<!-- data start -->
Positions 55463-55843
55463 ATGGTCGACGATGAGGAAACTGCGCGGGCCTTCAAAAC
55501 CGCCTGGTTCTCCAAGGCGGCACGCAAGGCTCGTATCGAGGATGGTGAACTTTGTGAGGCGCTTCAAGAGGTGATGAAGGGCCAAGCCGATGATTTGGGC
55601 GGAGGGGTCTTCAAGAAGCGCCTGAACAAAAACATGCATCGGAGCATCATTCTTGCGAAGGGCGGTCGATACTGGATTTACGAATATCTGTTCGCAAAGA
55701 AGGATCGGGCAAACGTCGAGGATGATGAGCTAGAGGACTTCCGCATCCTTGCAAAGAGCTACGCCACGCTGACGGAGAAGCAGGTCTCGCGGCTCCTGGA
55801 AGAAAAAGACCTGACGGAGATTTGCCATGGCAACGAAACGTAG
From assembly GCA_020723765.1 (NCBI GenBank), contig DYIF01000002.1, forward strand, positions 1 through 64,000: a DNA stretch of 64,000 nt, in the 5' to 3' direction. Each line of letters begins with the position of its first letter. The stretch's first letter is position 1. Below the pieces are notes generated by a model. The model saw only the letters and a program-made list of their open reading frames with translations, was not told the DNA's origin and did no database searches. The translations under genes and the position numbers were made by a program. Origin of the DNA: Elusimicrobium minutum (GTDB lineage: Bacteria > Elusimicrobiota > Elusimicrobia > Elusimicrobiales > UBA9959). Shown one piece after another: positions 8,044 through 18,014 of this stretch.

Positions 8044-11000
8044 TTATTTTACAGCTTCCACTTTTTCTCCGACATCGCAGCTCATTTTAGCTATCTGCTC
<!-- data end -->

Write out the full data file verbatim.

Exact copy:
Positions 55463-55843
55463 ATGGTCGACGATGAGGAAACTGCGCGGGCCTTCAAAAC
55501 CGCCTGGTTCTCCAAGGCGGCACGCAAGGCTCGTATCGAGGATGGTGAACTTTGTGAGGCGCTTCAAGAGGTGATGAAGGGCCAAGCCGATGATTTGGGC
55601 GGAGGGGTCTTCAAGAAGCGCCTGAACAAAAACATGCATCGGAGCATCATTCTTGCGAAGGGCGGTCGATACTGGATTTACGAATATCTGTTCGCAAAGA
55701 AGGATCGGGCAAACGTCGAGGATGATGAGCTAGAGGACTTCCGCATCCTTGCAAAGAGCTACGCCACGCTGACGGAGAAGCAGGTCTCGCGGCTCCTGGA
55801 AGAAAAAGACCTGACGGAGATTTGCCATGGCAACGAAACGTAG
From assembly GCA_020723765.1 (NCBI GenBank), contig DYIF01000002.1, forward strand, positions 1 through 64,000: a DNA stretch of 64,000 nt, in the 5' to 3' direction. Each line of letters begins with the position of its first letter. The stretch's first letter is position 1. Below the pieces are notes generated by a model. The model saw only the letters and a program-made list of their open reading frames with translations, was not told the DNA's origin and did no database searches. The translations under genes and the position numbers were made by a program. Origin of the DNA: Elusimicrobium minutum (GTDB lineage: Bacteria > Elusimicrobiota > Elusimicrobia > Elusimicrobiales > UBA9959). Shown one piece after another: positions 8,044 through 18,014 of this stretch.

Positions 8044-11000
8044 TTATTTTACAGCTTCCACTTTTTCTCCGACATCGCAGCTCATTTTAGCTATCTGCTC